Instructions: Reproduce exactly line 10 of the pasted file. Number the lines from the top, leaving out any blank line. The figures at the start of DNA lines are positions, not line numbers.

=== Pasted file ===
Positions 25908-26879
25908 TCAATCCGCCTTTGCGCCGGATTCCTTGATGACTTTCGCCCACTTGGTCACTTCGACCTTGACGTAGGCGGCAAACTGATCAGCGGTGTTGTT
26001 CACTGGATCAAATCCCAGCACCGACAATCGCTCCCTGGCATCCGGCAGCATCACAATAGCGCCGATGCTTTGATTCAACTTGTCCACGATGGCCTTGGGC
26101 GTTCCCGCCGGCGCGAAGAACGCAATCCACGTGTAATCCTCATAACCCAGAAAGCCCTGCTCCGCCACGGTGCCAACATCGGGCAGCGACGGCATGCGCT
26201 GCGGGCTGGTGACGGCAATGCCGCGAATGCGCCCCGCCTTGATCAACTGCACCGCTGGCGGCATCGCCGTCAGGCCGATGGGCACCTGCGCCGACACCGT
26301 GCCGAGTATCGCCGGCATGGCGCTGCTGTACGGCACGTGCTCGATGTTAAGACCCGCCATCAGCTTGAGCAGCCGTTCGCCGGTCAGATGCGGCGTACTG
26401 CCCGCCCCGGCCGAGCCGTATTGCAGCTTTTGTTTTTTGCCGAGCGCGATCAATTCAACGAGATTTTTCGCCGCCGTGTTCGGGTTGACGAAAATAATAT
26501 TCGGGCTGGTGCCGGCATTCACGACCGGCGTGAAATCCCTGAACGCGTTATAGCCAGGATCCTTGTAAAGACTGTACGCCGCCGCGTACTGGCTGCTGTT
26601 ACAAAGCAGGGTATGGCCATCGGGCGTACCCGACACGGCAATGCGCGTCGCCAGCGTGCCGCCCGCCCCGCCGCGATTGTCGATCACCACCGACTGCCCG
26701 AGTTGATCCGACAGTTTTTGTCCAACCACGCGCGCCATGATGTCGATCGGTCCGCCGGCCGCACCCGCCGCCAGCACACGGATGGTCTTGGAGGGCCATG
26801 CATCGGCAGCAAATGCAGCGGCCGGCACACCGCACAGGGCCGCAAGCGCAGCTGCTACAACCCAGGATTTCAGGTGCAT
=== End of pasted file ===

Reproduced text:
26701 AGTTGATCCGACAGTTTTTGTCCAACCACGCGCGCCATGATGTCGATCGGTCCGCCGGCCGCACCCGCCGCCAGCACACGGATGGTCTTGGAGGGCCATG